The camera app on my phone reminded me of a memory recently. It was the year Madelyn (who was then 12 years old) decided to join the school basketball team. She was — by far — the tiniest girl on the team, by height and weight. She was also — by far — the least coordinated. She never got one basket and she rarely touched the ball. In the photo below they were losing 24 to 2 to a very aggressive team.
Madelyn looks a little timid in the photo (she’s the smallest girl in the centre). She was fully aware that she was the smallest, least basketball-athletic girl on that b-ball team. She did not join out of naivety. She joined because she wanted to play basketball, despite being a pretty poor player.
To me, this is the definition of humble.
In the world of photography, one of the phrases I hear most often from timid photographers is, “I am just not good enough.”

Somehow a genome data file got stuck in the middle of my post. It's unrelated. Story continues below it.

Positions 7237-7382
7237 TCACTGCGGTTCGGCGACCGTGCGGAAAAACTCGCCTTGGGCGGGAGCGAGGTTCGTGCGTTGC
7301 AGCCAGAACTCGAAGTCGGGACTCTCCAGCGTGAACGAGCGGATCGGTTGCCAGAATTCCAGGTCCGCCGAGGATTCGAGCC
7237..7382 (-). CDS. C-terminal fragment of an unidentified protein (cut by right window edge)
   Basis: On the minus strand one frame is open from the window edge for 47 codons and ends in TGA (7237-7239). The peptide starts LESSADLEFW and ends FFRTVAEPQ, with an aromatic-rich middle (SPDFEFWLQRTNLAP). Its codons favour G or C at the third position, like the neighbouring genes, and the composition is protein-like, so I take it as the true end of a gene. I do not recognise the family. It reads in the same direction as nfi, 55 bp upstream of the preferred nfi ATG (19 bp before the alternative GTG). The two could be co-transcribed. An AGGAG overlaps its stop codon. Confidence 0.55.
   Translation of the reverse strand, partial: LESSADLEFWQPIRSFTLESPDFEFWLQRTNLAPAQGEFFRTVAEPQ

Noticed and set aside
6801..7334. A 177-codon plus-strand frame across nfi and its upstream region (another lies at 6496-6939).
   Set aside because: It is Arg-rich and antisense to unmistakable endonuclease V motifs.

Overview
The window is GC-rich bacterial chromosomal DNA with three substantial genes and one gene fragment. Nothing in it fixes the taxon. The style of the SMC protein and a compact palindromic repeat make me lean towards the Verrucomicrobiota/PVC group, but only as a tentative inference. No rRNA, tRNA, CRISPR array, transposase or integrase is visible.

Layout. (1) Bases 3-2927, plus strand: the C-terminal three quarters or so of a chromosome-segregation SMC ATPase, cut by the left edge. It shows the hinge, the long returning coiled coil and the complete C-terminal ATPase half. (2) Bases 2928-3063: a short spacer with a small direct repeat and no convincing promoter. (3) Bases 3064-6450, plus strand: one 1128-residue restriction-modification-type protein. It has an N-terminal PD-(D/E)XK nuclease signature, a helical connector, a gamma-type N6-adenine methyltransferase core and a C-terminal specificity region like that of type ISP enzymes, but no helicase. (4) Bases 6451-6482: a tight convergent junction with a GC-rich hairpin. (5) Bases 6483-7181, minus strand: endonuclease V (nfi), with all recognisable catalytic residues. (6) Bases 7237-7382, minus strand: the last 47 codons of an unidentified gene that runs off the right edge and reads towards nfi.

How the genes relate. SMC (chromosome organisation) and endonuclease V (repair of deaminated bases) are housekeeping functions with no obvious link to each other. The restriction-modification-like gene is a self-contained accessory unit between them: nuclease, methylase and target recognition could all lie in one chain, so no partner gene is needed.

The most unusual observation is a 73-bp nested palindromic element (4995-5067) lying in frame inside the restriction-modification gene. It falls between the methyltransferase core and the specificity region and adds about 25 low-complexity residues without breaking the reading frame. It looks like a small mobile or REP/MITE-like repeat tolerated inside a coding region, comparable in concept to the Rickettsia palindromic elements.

This notion is not rooted in humbleness; it’s rooted in arrogance. But we like to think the opposite is true. We (myself included) are often too arrogant to create shitty work. We think shitty work is below us… So much so, it prevents us from creating any risky work to begin with. This arrogance presumes we should be better than we are. This would be the equivalent of Madelyn not playing basketball, because she’s not good at it and above playing any sports she’s not good at.
Madelyn will probably never join the basketball team again. But, she was humble enough to try something, even though she knew she wasn’t going to be good at it. Let’s take that same approach with our art. Let’s be humble enough to create shitty work. It’s an important ingredient to creating better work.
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